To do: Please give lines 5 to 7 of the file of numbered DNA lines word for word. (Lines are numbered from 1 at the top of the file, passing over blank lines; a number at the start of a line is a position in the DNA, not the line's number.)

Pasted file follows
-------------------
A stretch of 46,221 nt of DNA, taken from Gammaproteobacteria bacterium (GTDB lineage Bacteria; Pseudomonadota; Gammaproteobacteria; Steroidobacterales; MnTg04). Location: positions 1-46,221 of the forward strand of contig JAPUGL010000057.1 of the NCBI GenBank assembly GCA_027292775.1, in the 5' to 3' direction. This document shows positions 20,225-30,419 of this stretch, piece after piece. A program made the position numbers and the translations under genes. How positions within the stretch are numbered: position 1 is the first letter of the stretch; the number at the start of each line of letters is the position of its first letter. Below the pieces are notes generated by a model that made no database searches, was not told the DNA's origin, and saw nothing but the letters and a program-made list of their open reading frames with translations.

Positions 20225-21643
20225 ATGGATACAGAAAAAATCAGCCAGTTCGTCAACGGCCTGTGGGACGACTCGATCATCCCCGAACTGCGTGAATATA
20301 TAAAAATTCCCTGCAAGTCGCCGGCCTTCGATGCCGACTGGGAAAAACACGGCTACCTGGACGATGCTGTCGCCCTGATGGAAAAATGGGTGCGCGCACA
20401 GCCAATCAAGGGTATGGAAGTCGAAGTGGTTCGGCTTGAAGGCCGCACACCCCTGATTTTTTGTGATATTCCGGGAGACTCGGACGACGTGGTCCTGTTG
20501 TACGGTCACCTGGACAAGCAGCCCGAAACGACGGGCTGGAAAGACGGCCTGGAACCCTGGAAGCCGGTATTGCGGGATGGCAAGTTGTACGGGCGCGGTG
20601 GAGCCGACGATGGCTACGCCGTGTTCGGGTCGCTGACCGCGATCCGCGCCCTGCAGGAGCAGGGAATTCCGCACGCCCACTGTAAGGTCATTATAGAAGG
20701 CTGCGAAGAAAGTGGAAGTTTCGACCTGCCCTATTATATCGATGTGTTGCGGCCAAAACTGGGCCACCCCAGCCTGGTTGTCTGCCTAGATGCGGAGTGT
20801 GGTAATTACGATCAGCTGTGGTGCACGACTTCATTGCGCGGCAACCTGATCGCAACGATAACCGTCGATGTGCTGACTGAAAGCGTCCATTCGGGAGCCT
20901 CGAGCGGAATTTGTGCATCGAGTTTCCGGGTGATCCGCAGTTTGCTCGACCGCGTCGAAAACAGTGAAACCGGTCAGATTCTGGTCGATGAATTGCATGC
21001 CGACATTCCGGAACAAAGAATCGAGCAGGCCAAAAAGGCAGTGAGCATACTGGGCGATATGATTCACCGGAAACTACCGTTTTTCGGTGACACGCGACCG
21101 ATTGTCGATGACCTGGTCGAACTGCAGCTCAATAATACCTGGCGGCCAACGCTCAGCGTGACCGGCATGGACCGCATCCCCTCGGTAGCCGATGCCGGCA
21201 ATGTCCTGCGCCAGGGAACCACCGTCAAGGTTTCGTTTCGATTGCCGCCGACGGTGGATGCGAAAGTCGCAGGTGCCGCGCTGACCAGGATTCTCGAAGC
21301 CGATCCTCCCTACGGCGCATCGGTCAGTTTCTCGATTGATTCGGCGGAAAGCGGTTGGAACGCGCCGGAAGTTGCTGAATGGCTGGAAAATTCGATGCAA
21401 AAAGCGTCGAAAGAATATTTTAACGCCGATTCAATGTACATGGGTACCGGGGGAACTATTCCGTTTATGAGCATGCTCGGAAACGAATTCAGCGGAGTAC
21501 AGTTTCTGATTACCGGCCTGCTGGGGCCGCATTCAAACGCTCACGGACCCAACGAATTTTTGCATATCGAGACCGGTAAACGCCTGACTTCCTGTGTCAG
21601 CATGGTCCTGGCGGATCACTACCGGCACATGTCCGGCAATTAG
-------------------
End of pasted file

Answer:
20401 GCCAATCAAGGGTATGGAAGTCGAAGTGGTTCGGCTTGAAGGCCGCACACCCCTGATTTTTTGTGATATTCCGGGAGACTCGGACGACGTGGTCCTGTTG
20501 TACGGTCACCTGGACAAGCAGCCCGAAACGACGGGCTGGAAAGACGGCCTGGAACCCTGGAAGCCGGTATTGCGGGATGGCAAGTTGTACGGGCGCGGTG
20601 GAGCCGACGATGGCTACGCCGTGTTCGGGTCGCTGACCGCGATCCGCGCCCTGCAGGAGCAGGGAATTCCGCACGCCCACTGTAAGGTCATTATAGAAGG